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General News of Tuesday, 28 April 2020

Source: ghanaianmuseum.com

Today in History: How 43 Ghanaian peacekeepers were killed by Congolese army


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Today in History, exactly 59 years ago, on April 28, 1961, 43 Ghanaian peacekeepers were killed in one of the United Nation’s (UN) deadliest missions by the Congolese army at Port Franqui, Kasai, Congo.

April 28, 1961, is definitely a day that Ghanaians, and not just Congolese, will remember. Ghana, then just a four-year-old independent nation, contributed soldiers to the UN’s aim of keeping the peace in Congo.

The United Nations Operation in the Congo (Opération des Nations Unies au Congo, or ONUC), which took place in the Republic of the Congo from July 1960 until June 1964, marked a milestone in the history of United Nations peacekeeping in terms of the responsibilities it had to assume, the size of its area of operation and the manpower involved.

Ghana has been contributing troops and police to UN peace operations since the early 1960s. Since their first participation in ONUC, over 80,000 Ghanaian military, police, and civilian personnel have served in various capacities in more than 30 UN missions.

In most of these operations there have been instances where weapons have been lost either through attacks by hostile armed elements or through careless mishandling of weapons by peacekeepers. A few examples will suffice, including of losses experienced by UN troops from countries other than Ghana. By far the highest number of weapons and ammunition lost by Ghanaian troops during peace operations occurred in the UN operations in the Congo.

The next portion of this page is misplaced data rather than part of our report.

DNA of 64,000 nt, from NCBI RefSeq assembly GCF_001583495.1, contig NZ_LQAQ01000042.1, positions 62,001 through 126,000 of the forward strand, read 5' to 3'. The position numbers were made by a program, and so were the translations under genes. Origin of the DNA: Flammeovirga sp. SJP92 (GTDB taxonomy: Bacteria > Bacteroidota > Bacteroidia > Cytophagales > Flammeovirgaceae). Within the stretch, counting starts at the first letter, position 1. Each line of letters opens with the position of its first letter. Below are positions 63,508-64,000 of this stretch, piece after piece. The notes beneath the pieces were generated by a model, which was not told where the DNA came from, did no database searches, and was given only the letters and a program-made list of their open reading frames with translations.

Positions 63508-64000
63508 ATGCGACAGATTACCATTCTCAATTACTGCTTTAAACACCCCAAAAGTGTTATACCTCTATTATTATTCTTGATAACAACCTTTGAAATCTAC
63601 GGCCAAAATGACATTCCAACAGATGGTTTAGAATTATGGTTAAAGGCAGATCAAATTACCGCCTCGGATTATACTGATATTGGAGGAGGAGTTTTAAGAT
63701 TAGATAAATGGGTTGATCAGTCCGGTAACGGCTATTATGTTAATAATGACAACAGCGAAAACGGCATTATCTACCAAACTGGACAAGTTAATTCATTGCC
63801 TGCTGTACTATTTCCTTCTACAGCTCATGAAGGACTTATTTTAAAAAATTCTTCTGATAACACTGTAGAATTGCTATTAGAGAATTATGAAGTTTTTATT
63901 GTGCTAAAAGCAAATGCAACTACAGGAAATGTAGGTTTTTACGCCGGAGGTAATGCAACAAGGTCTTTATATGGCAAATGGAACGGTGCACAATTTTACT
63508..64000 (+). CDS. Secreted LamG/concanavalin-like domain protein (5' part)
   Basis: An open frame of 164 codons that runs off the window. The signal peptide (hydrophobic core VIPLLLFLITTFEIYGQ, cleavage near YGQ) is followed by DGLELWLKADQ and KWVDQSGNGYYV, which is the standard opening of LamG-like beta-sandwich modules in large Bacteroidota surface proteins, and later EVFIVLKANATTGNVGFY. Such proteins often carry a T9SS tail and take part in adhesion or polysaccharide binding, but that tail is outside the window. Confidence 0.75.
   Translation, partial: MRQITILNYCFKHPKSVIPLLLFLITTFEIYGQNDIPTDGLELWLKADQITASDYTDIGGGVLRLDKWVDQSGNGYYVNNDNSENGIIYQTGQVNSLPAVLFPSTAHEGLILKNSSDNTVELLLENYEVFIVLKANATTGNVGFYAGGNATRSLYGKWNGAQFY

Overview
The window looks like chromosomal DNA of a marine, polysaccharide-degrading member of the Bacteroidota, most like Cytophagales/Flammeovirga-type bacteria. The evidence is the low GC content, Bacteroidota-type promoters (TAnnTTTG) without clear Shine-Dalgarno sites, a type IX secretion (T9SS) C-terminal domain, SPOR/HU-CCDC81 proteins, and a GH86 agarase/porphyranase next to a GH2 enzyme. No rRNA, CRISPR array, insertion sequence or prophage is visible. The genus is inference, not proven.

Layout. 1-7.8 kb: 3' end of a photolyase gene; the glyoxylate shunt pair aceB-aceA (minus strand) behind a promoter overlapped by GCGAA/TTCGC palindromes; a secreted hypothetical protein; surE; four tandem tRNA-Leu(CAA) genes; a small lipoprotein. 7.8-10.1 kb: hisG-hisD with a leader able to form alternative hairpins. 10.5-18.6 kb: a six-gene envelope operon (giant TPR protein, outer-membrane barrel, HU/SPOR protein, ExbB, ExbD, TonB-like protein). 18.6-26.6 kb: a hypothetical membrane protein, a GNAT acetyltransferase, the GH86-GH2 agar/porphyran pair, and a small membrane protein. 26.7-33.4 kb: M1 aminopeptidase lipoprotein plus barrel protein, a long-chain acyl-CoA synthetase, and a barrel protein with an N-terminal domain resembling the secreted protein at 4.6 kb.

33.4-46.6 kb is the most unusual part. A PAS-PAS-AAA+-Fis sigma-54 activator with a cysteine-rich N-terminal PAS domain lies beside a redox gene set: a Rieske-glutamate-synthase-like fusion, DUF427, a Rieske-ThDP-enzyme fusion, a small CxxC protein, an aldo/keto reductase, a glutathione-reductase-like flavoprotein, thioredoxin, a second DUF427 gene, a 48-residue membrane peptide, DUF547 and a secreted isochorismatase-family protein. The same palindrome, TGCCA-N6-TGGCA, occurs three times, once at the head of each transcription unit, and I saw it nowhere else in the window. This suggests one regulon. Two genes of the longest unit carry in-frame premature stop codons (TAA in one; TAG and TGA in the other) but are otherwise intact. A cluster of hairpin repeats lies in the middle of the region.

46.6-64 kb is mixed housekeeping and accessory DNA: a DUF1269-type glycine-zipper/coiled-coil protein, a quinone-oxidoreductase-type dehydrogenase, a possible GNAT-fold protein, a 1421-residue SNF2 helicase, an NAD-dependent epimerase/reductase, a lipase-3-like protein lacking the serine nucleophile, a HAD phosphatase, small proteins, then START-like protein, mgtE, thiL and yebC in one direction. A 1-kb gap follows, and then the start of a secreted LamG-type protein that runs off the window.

This was during the Port Franqui shooting incident, which culminated in the unfortunate massacre of 43 Ghanaian peacekeepers (military personnel) and two of their British officers in April 28, 1961. Some of the Ghanaian troops were alleged to have drowned while attempting to escape the shooting.

The incident is reported to have happened when the Congolese interior minister, who was visiting Port Franqui on 27 April, publicly criticized the local Armée nationale congolaise (Congolese National Army, or ANC) forces of being anti-Lulua and a source of unrest in the ethnic conflict rocking northern Kasai. He threatened to have them disarmed by the UN forces if this did not change.

The following day, the ONUC garrison at Port Franqui was attacked by ANC troops, who thought it shared the pro-Lulua bias of the interior minister. Forty-seven UN troops (Ghanaian, Swedish, and British) were killed, some of them after they had been disarmed.

Ever since 43 Ghanaian peacekeepers were killed, Ghana’s willingness to partake in peacekeeping efforts has not been affected by its most unfortunate loss in international warfare.

Ghana still remains the UN’s most preferred peacekeeping partner on the continent.

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